If you have a vacant investment property that’s starting to cost you money then you may be tempted to grab the first prospective tenant that walks through your door. But if that tenant is a bad tenant then you are only trading one problem for another which might cost you far more than just a couple of rental payments.
A bad tenant can potentially cause you all sorts of stress – emotional and financial – and is a difficult problem to solve once the tenant is entrenched on your premises.
Choosing a tenant
When you’re evaluating a prospective tenant you should research them thoroughly. Credit checks and employment checks are a must, but pick up the phone and speak with employers and past landlords or agents. They can help you to accurately assess potential tenants and weed out bad ones.
Don’t rely on just the written word or tenant registries. A friend of mine got stung very badly when her real estate chose a tenant from hell. After she signed the tenancy lease and spoke to a few people around our small town, she found out that the tenant was quite notorious yet her agent was fooled. The tenant trashed her house and treated it like a junk yard. It was highly stressful, expensive and there was little she could do about it because she had signed the lease. It didn’t matter that the agent had chosen poorly – in the end the owner had to deal with the stress of the situation.
So take the time to pick up the phone – it could well save you. Similarly don’t underestimate your intuition – if you meet a prospective tenant and something doesn’t feel right, don’t proceed.
And one more sneaky tip – how do they treat their car? if you get the chance, check out the interior of their car. If it looks like a garbage dump it could be a warning sign.
Before they move in
Put your lease agreement in writing and specify any special conditions such as maximum number of occupants, whether pets are allowed and if so, any additional requirements on the tenant, etc.
After they have moved in
Once your tenant has moved in, it’s smart to keep an active eye on how they’re going. You should:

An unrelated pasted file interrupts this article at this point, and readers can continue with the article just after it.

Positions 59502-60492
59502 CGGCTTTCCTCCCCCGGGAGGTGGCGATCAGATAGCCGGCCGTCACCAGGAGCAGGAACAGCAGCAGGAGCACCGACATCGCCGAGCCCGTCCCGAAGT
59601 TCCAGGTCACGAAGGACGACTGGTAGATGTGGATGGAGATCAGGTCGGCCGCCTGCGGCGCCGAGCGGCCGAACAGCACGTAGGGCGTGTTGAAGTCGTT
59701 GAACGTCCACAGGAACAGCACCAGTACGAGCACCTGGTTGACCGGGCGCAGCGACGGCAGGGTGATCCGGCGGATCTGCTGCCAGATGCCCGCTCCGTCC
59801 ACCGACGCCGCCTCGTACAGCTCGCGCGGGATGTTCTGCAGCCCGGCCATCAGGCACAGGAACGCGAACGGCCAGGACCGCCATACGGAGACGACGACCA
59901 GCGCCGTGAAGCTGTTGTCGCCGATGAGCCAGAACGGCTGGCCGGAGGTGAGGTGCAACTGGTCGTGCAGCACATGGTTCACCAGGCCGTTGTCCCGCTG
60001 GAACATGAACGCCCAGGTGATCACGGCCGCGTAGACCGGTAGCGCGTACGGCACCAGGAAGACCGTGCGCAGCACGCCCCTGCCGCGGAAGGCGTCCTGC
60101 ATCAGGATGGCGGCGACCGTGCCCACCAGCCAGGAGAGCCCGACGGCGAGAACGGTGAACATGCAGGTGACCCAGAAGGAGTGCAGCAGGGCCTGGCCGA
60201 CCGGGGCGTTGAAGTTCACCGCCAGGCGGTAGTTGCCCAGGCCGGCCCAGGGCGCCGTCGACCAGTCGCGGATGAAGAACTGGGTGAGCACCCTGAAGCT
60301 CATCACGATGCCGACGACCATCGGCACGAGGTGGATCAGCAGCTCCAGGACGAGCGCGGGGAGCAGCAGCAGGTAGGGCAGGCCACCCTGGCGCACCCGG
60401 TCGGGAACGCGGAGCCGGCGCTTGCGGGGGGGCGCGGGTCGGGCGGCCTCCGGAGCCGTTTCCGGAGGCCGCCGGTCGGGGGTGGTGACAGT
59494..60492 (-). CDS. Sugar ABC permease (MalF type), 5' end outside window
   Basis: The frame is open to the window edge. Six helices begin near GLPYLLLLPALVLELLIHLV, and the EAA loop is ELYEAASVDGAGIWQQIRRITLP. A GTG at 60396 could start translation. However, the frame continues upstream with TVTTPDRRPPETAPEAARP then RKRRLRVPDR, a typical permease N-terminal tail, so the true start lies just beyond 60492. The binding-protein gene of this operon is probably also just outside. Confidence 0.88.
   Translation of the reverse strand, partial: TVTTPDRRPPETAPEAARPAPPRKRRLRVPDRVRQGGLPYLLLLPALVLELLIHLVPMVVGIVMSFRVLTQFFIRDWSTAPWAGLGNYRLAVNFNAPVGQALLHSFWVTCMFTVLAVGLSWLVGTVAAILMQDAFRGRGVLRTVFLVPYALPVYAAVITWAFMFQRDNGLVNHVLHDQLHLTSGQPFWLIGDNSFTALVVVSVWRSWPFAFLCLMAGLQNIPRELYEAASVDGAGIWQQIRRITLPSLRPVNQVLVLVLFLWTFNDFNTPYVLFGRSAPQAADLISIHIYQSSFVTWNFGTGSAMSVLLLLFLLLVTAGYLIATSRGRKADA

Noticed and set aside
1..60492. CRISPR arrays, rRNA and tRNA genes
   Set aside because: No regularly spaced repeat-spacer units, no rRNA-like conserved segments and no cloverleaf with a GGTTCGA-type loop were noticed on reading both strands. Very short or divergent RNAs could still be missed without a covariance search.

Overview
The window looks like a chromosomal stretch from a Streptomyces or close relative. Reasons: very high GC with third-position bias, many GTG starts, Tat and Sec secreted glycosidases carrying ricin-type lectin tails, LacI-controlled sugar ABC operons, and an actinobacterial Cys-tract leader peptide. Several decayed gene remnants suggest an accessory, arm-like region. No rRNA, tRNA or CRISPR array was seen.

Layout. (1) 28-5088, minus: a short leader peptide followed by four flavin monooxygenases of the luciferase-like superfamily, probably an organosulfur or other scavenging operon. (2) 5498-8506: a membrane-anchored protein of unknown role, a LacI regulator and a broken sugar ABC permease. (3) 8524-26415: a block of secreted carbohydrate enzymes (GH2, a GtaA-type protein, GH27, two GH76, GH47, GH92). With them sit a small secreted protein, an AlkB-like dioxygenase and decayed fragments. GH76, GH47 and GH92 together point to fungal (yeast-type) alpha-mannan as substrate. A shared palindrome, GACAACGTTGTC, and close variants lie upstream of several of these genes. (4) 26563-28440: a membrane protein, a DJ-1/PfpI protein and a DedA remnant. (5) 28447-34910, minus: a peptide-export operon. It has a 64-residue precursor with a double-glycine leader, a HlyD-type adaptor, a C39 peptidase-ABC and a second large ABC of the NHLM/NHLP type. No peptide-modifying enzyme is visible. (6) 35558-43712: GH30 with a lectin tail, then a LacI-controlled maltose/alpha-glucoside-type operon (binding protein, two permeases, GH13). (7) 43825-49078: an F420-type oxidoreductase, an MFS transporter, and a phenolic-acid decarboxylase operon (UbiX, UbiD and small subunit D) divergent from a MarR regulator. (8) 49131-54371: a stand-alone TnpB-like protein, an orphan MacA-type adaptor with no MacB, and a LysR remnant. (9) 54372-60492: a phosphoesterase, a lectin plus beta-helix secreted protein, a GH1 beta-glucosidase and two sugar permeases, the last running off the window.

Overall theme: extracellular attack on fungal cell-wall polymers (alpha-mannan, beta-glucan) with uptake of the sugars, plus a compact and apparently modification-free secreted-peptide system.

- Inspect your property frequently.
- Monitor rent payments.
- Attend to repairs promptly.
- Resolve breaches of your lease promptly – do not wait to see if breaches will fix themselves over time.
It doesn’t matter whether your managing the property yourself or an agent is doing it for you – don’t just rent and forget. Make the effort to know what is going on with your property on a regular basis.
What if your tenant is growing horns?
If you suspect that your tenant may be going to the dark side then taking prompt action is key. At this stage it’s all about crises management and doing the right thing at the right time.
If you’re unfortunate to house a repeat offender then you’re probably dealing with someone who is very familiar with their rights and knows how to bend the rules to their advantage. This means you have to be diligent and persistent.
If your tenant starts missing rent payments and soon falls behind in rent, they could end up costing you a lot of money if you don’t take swift action.
You can’t take action to evict a tenant for unpaid rent of less than 14 days. However, we encourage landlords to actively monitor rent payments and give a reminder by phone, email, text message or mail, where payment has not been received for the current payment period. It will send your tenant the message that you are on top of payments and that you will act quickly on unpaid rent.
The eviction process takes time – beginning with the obligatory notices and ending with the tenant vacating the property. Overdue rent can quickly snowball during this period, so it is imperative that you begin the eviction process as soon as you become aware that the tenant is at least 14 days behind. This will help to lessen the accumulation of overdue rent.
Letting the property degrade into a state of disrepair and damage
Failure to adequately care for and maintain the premises means the property can quickly fall into a state of disrepair and damage. This issue can escalate quickly and result in substantial cost to the landlord.